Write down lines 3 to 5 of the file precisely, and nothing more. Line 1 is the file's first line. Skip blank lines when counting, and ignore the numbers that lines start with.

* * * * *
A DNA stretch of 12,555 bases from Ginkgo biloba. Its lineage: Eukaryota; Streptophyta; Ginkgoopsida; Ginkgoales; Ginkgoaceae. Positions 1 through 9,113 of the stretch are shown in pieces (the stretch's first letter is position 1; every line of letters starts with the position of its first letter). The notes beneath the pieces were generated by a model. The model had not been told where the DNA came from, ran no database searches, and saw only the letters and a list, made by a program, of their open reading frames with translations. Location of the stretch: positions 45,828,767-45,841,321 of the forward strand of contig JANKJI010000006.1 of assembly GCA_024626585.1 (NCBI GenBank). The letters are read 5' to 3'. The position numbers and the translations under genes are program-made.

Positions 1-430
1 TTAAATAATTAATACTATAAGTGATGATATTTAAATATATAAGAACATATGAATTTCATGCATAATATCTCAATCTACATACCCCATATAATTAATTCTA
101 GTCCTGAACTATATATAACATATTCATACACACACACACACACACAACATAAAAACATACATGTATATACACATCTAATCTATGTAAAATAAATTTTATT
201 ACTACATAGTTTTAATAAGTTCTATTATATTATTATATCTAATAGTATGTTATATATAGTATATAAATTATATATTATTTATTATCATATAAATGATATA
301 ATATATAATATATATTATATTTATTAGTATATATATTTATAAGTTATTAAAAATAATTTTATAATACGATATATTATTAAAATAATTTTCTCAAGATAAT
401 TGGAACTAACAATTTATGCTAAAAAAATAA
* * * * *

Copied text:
1 TTAAATAATTAATACTATAAGTGATGATATTTAAATATATAAGAACATATGAATTTCATGCATAATATCTCAATCTACATACCCCATATAATTAATTCTA
101 GTCCTGAACTATATATAACATATTCATACACACACACACACACACAACATAAAAACATACATGTATATACACATCTAATCTATGTAAAATAAATTTTATT
201 ACTACATAGTTTTAATAAGTTCTATTATATTATTATATCTAATAGTATGTTATATATAGTATATAAATTATATATTATTTATTATCATATAAATGATATA